If it's fun, it's good

“We buy these difficult books because we feel that, while not very exciting, they are in some way good for us…It’s a sort of literature-as-bran-flake philosophy: If something is dry and unpalatable, it must be doing some good to our constitutions.” (No Plot? No Problem! by Chris Baty)

I have written about how I loved NaNoWriMo (National Novel Writing Month). Such a creative, fly-by-the-seat-of-your-pants, positive way to write a novel.

“With his startlingly mediocre prose style and complete inability to write credible dialogue, Chris has set a reassuringly low bar for budding novelists everywhere,” says Chris Baty about himself, the founder of NaNoWriMo. Awesome. http://www.nanowrimo.org/

I love that. So funny.

See, sometimes I feel — especially at work — that the most morose, the most academic, the most acerbic, that person wins. The one who puts others down? Yup, he or she  gets respected, if not promoted. But what about the nice guy/gal?

Hello! It’s harder to remain positive than to go negative.

It’s easier to be Debbie Downer than Ula Upbeat! Just because someone is negative, doesn’t mean they’re smart and right. And just because someone is positive, it doesn’t mean they’re dumb and wrong.

Ever since the leadership academy, I’m starting to see a shift in the culture of meetings and conversations at my workplace. People are affirming one another more. People are acknowledging that it’s okay to have fun at work. It’s okay to compliment one another’s work or unique style. It’s okay to be creative and, even, passionate.

At the library, I do have the impulse to choose the weighty, solemn and classic tome, but in fact, I should choose the fluffy, fun and juicy book. It’s more palatable. Just because a food tastes good, doesn’t mean it’s bad for you. Mother’s milk is very sweet.

And blueberries? Fun, yummy, good for you.

Just like “No Plot? No Problem!” Chris Baty’s funny, simple, profound how-to. Reading this book has got me psyched for next November when NaNoWriMo takes off again. Anyone want to join me? It’s more fun than eating bran flakes. And when the bar is set so low, everyone can cross!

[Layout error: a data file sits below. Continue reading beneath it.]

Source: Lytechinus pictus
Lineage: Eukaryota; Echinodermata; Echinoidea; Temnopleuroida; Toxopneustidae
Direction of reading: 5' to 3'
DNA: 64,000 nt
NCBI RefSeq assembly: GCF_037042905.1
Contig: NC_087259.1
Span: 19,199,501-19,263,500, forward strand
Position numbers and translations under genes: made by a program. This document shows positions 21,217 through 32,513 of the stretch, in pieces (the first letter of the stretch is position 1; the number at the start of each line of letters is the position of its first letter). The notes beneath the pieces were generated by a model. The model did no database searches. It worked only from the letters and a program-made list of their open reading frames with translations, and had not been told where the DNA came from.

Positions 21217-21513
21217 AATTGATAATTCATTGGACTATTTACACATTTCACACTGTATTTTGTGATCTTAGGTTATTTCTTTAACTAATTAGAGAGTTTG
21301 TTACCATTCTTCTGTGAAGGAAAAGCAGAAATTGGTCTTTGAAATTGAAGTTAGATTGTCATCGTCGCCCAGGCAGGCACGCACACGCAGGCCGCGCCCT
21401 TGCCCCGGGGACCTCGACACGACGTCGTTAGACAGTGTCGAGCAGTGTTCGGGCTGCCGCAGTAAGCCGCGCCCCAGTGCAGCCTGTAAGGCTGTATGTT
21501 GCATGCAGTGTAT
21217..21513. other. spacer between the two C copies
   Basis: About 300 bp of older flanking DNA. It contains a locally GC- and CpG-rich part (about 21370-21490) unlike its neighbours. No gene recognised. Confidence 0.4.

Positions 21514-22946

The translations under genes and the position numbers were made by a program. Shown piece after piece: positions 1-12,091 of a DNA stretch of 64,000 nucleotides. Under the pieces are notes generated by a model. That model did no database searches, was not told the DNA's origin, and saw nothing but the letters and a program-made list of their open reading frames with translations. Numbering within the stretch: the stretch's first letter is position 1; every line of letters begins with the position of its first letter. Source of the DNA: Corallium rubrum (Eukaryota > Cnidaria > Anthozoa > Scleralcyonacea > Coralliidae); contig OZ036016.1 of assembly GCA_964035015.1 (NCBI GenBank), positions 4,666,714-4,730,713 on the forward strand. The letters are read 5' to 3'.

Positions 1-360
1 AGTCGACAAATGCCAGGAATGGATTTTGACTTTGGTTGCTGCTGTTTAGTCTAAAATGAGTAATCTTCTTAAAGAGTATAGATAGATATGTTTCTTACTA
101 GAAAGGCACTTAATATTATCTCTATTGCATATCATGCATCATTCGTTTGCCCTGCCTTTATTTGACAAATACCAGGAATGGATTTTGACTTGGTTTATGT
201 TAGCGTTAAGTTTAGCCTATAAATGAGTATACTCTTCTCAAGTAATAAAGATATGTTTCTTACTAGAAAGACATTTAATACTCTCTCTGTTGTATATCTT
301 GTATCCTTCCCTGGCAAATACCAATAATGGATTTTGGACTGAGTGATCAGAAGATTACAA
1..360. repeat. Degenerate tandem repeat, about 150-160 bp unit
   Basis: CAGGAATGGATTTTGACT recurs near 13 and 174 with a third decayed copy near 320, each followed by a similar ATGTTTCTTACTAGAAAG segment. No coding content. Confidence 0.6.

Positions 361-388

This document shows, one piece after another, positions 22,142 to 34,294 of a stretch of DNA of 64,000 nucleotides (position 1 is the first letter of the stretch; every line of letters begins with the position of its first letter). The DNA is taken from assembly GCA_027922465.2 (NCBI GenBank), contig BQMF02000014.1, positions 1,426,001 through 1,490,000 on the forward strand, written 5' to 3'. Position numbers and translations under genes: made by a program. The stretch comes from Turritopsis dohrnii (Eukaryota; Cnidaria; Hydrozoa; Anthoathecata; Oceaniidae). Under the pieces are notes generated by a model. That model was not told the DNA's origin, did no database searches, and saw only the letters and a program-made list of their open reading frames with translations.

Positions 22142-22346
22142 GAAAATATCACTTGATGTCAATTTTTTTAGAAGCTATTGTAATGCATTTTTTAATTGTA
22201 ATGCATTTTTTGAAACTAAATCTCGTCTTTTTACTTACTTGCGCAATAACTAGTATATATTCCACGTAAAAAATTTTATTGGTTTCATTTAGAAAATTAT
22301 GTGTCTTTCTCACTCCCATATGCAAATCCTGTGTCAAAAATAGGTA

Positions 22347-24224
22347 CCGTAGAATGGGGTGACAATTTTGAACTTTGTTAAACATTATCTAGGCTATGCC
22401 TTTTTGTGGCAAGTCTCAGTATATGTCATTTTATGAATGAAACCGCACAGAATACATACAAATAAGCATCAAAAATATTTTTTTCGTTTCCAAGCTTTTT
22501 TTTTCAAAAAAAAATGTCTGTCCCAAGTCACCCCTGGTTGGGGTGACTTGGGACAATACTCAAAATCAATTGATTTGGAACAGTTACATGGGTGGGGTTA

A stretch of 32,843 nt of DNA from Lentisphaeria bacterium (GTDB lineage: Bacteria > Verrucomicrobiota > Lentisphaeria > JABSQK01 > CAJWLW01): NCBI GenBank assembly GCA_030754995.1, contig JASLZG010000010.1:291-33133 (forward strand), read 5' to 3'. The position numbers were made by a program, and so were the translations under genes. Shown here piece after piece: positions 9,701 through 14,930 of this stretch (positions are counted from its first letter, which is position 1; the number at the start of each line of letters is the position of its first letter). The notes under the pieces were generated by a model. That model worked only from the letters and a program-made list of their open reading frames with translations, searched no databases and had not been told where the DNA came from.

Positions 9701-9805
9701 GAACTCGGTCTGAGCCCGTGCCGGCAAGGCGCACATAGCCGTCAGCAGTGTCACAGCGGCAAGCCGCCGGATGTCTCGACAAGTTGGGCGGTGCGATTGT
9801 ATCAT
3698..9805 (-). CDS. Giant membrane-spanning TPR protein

NaNoWriMo Takes Off Without Me!

Okay, my beloved NaNoWriMo (National Novel Writing Month) started on November 1st. What?!! Already! I wasn’t ready. I was tired that first night. And last night was Election Night and I had book club. Does it sound like I’m making excuses? Well excuse me. What? Do I sound defensive?

Here’s the truth: I really don’t want to start another novel this November until I finish the one I wrote one last year for NaNoWriMo. (And I did win NaNoWriMo last year!) But it might not win a Booker Prize (and I might have to be English any way to win that prize).

When I looked at the novel again, I thought, it’s not bad. It’s kinda good. When one of my twins woke up early yesterday morning, she found me with my novel, tentatively called “The Missing Twin,” spilled out in front of me on the kitchen table. Charlie asked if she could read it.

So I read Charlie a few pages from the middle of the book.

“It’s good,” she said. “Although you should add more details.”  My kid is brilliant. She’s so right. I have to add more details!

Here’s a little bit of the novel from around page 51: (Don’t judge yet, it’s only a second draft. And I need to add more details.)

We were approaching the stop light at the corner of West End and 72nd. A white van slowed and pulled up beside to our cab. The driver wore dark sunglasses. He lifted a piece of paper.

The sign read, “I’ve got her.”

“Jordy!” I meant to yell. But it came out like a whisper. I slunk down.

“What?”  He was still looking at the picket line. “I think I see Angela, our cleaning lady, there.”

I slunk even lower and pointed at the white van.

Jordan looked. He laughed. “That’s weird.”

“Weird? That’s scary. What if he means Elise?” I asked.

I glanced back at the van. The man’s sign read, “I’m wearing panty hose.” The traffic started and the van rode ahead of us.

“Oh my God, a minute ago, he had another sign. It said, ‘I’ve got her.’ I’m worried about Elise,” I could hardly speak.

“Why didn’t you tell me?” Jordan said.

“I did,” I said. Jordan pulled a pad from his pocket and wrote the license number AGS 254. The van turned on 74th Street. We turned on 77th Street. I sat up in the cab. I told myself to breathe. Inhale. Exhale.